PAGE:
What to do in such a situation? We already talked about it many times. The only solution is restructuring of the US economy (that's why crisis is called as "structural") it suggests obliged reduction in the standard of living of the population until a uniform state is reached between household incomes and expenditures. The trouble is that the fall in GDP and living standards will be too big (more than 50% of the real GDP of the United States and 2/3 of the nominal one) to say it publicly and loud and even start acting in this direction immediately. But the truth stands so that this scenario inevitable will be achieved and the longer the US authorities resist, the more terrible the crisis will be.

How realistic Fed/US Treasury plans are?

Fed and US Treasury have not become the first on a way of loosing confidence to banking system. Credit Suisse takeover by UBS has become most impressive starting point. Shortly speaking banks decide to write off the so-called CoCos CS bonds, which are included in the Tier 1 capital, in the amount of $17 billion, which is about 6% of the total global market of such bonds worth $275 billion.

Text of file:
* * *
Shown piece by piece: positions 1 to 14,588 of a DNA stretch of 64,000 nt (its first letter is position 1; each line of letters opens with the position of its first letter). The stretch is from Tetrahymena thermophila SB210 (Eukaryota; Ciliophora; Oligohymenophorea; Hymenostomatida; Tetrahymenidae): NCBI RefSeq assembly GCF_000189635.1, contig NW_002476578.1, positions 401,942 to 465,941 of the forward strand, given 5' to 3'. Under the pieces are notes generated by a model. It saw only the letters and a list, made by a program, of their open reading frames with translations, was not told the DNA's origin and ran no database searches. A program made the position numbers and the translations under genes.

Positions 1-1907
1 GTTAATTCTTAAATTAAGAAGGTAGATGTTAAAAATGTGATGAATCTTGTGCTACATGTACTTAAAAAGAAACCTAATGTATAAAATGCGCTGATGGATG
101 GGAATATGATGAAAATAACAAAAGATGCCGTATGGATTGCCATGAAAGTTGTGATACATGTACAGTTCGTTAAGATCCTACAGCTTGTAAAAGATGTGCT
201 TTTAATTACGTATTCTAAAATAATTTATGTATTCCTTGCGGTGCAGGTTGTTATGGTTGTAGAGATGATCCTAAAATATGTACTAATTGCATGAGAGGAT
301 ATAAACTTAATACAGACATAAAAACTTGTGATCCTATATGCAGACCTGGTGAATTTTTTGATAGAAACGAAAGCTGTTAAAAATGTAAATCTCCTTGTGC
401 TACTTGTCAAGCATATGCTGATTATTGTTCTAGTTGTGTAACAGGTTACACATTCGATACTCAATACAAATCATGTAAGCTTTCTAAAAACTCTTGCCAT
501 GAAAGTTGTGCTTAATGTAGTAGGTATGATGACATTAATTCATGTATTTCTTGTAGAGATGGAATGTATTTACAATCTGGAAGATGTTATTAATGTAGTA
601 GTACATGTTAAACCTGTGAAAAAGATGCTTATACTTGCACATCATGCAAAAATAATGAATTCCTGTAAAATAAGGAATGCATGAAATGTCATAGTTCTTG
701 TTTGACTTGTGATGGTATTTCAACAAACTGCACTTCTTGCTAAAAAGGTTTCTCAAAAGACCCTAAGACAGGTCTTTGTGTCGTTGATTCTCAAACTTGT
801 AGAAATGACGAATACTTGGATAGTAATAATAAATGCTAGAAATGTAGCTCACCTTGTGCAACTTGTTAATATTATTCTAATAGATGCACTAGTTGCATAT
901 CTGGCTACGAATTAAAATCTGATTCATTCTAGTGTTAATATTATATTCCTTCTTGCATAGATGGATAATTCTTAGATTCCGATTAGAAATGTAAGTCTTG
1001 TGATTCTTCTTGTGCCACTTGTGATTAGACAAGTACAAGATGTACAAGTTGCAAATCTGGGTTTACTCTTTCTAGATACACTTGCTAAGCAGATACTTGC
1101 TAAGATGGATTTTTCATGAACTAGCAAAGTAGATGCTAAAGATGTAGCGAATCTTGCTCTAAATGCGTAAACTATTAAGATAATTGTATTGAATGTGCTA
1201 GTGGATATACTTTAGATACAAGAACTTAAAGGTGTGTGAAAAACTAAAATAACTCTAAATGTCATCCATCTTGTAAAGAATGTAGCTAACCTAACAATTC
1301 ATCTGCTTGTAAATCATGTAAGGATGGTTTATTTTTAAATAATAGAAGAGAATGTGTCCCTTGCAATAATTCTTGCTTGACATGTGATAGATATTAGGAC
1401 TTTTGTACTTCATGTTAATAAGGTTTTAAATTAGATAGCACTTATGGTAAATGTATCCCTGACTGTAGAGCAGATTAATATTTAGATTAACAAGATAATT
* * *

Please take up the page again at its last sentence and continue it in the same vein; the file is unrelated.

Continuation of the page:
Who has already reliably lost money on CS bonds:

- PIMCO $870 million.
- Invesco $370 million
- Blackrock $113 million
- Lazard $1.5 billion.
- GAM $1.2 billion.
- a bunch of rich Asians from Hong Kong and Singapore
- CS top managers - yes, yes, they were also paid part of their salaries with these bonds

It is also worth mentioning the Arabs, who owned more than 20% of the bank's shares, and lost over $4 billion. after less than 6 months of ownership.

Conclusion: the consequences of such decisions by bankers and regulators are dramatic for everyone. Undermining mass confidence in the system, all this rolls back development (both financial and economic) far back, indicating that not a single lesson has been learned from 2008, and investors' reliance on fundamental indicators, reporting, comments from managers, and so on is all nonsense, it costs nothing

Postscript: in parallel, when you are still reading the news now that JPMorgan bought bags of stones worth $1.3 million instead of nickel metal, you are once again convinced that "sitting there" are completely stupid people with the absence of any risk management who are besotted with business class flights and life in 5-star hotels hotels, thanks to a decade of zero rates.

Besides, here we should mention that Credit Suisse AG and UBS are under scrutiny in a U.S. Department of Justice (DOJ) probe into whether financial professionals helped Russian oligarchs evade sanctions, Bloomberg News reported on Thursday. With all this mess around - who will put money in the banks?